How do we carry a burden well?
Every day during this pandemic I’ve asked God why I’m handling this the way I am. Is there something wrong with me? Why do my friends on social media seem so happy and positive? Is my faith weaker? Am I fearful? Do I not trust and wait well?
I open my eyes, and my thoughts begin to swirl. I’m feeling fatigued mentally and emotionally. I hurt when others hurt. I tend to take on the feelings of others far too easily.
Today I began my day the same as I do each day, coffee and God. I sat in the silence lacking the motivation to crack open His Word. I just needed to sit.
We start with prayer
I opened my journal and began writing to God. Side note: journaling keeps me from a wandering mind during prayer. Here’s what I wrote:
Lord, What is it you want me to do in this season? What do you want me to hear from you? Give me ears to hear and eyes to see. Lord, I want to represent you well. Teach me when to speak and when to be silent.
I’d also journaled to God how overwhelmed I felt with burdens from this world and how I wake feeling a racing heart.
We listen and watch for His reply
I then reached for my favorite devotion. I think you know the one (insert wink emoji), My Utmost For His Highest by Oswald Chambers. The day was April 13th, the key verse: Psalm 55:22 Cast thy cares upon the Lord.
“We must distinguish between the burden bearing that is right and the burden bearing that is wrong. We ought never to bear the burden of sin or of doubt, but there are burdens placed on us by God which He does not intend to lift off, He wants us to roll them back on Him.”
We engage in dialogue with God
I stopped and journaled my prayer:
Lord, reveal to me which burdens are right and which are wrong. Teach me to roll the burdens back to You.
I went back to reading the devotion by Chambers.
” If we undertake work for God and get out of touch with Him, the sense of responsibility will be overwhelmingly crushing; but if we roll back on God that which He has put upon us, He takes away the responsibility by bringing in the realization of Himself.”
“Many workers have gone out with high courage and fine impulses, but with no intimate fellowship with Jesus Christ, and before long they are crushed.”
I picked up my pen with a gasp. Lord, I want intimate fellowship with You. Keep me from being crushed by giving me the wisom to stay intimately connected to You.
Back to Chambers.
“They do not know what to do with the burden, it produces weariness, and people say, ‘What an embittered end to such a beginning!”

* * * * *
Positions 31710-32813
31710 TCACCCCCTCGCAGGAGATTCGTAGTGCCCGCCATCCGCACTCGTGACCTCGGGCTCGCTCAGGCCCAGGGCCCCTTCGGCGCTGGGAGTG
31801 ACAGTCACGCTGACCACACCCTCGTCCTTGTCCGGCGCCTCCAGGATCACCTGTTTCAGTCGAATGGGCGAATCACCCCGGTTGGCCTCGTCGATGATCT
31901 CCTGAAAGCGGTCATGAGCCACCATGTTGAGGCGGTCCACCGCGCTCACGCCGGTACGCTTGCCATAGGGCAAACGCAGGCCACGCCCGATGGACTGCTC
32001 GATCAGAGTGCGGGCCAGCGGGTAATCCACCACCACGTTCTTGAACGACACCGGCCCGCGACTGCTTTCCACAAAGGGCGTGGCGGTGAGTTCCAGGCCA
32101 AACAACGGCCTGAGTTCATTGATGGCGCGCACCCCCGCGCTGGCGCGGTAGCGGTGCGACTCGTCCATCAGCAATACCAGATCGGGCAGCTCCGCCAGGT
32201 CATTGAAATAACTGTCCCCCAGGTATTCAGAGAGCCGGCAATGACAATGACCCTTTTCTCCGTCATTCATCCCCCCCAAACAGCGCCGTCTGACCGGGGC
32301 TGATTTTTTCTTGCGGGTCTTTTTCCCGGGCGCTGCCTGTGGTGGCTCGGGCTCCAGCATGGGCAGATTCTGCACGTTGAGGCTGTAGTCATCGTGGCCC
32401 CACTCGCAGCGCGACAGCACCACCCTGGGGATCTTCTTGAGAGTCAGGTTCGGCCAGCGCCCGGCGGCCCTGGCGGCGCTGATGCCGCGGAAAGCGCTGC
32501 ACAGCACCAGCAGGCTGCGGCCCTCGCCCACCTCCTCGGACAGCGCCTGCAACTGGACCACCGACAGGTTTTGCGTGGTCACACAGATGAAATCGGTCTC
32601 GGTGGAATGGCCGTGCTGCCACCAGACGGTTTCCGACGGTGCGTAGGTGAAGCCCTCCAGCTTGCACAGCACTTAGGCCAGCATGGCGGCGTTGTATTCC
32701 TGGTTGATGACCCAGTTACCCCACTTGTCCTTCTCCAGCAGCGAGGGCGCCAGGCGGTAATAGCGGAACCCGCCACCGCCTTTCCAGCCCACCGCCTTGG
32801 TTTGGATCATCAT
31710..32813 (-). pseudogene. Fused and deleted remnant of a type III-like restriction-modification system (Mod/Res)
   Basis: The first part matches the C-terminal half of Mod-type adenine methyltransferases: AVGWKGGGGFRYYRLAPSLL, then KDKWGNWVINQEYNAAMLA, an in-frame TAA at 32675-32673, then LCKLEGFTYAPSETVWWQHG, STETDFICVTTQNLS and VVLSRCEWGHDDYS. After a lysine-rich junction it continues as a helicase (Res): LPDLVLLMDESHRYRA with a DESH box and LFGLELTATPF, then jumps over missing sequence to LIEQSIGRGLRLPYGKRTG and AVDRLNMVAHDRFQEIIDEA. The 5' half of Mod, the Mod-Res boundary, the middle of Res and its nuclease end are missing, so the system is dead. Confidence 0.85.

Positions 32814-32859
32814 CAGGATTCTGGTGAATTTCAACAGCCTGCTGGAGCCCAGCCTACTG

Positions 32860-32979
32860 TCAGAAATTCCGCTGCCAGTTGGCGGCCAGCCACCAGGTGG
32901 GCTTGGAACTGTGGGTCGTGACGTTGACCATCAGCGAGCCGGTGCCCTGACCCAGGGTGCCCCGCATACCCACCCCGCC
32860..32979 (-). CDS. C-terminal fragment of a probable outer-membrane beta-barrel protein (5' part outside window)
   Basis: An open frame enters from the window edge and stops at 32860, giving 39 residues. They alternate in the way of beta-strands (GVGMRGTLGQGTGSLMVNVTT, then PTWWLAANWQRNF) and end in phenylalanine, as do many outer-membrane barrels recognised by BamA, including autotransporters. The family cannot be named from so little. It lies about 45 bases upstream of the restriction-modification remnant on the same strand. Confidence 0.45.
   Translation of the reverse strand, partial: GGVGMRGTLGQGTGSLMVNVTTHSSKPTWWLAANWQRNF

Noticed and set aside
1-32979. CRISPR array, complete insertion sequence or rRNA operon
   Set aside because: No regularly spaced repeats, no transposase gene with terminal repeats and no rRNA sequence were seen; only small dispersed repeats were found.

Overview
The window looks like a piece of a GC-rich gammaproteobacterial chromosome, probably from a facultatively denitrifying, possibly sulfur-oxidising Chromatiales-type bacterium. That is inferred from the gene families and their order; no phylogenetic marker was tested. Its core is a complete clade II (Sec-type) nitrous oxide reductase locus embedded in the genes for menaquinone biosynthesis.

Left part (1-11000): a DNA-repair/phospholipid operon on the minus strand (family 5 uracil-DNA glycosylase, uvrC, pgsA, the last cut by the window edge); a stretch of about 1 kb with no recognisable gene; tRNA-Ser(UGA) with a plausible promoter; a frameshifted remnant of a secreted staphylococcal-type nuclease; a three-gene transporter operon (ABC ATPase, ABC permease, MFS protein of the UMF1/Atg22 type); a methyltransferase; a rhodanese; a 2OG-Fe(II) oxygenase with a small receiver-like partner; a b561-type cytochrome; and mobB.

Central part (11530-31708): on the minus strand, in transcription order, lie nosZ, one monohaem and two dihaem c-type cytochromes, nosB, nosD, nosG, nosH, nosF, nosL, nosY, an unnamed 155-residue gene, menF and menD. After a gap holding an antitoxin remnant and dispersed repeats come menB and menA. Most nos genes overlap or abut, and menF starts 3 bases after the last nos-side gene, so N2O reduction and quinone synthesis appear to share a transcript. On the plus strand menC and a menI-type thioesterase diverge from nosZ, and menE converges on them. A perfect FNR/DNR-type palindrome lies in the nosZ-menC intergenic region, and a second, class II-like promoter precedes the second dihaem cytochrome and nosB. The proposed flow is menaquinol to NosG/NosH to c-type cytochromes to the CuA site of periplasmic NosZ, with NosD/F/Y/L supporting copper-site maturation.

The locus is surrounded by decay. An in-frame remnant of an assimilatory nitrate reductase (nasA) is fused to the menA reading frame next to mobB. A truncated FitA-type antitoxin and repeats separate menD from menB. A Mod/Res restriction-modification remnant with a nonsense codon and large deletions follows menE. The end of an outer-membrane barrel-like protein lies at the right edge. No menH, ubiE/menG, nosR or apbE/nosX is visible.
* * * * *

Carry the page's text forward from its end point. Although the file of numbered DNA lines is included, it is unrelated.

Back to my journal. LORD! Teach me to roll my burden back to You. Keep me from becoming weary and protect me from an embittered end.
Back to the devotion, which feels as a direct rebuke and letter of instruction from God to me.
“Roll thy burden upon the Lord- you have been bearing it all; deliberately put one end on the shoulders of God. ‘The government shall be upon His shoulders.’ Commit to God ‘that He hath given thee’; not fling it off, but put it over onto Him and yourself with it, and the burden is lightened by the sense of companionship. Never disassociate yourself from the burden.”
Lord, this devotion feels like the most kind and tender gift to me. You desire to carry the burden but I keep picking it up alone. Lord, teach me to pray. Amen.
We reflect on the conversation
As I open-mouth reflected, I realized the burden I feel is given to me by God. The problem is that I forget to give Him the proper load. I trudge along dragging the burden when all the while He has open hands to help me. He is the load carrier. I can be His companion.
As I questioned the burden I feel for our nation, I sensed God telling me He has given me this burden for a reason, not to fling off, but He’s asking me to rely on Him and stay in intimate relationship with Him. The government is on His shoulders, not mine. I can pray. I can share and lead and encourage and point back to the cross.
I share because I trust God speaks to each of us in intimate ways. I share to encourage you to hear God’s voice intimately. I also share because I believe we see our own stories in between the lines of another’s story.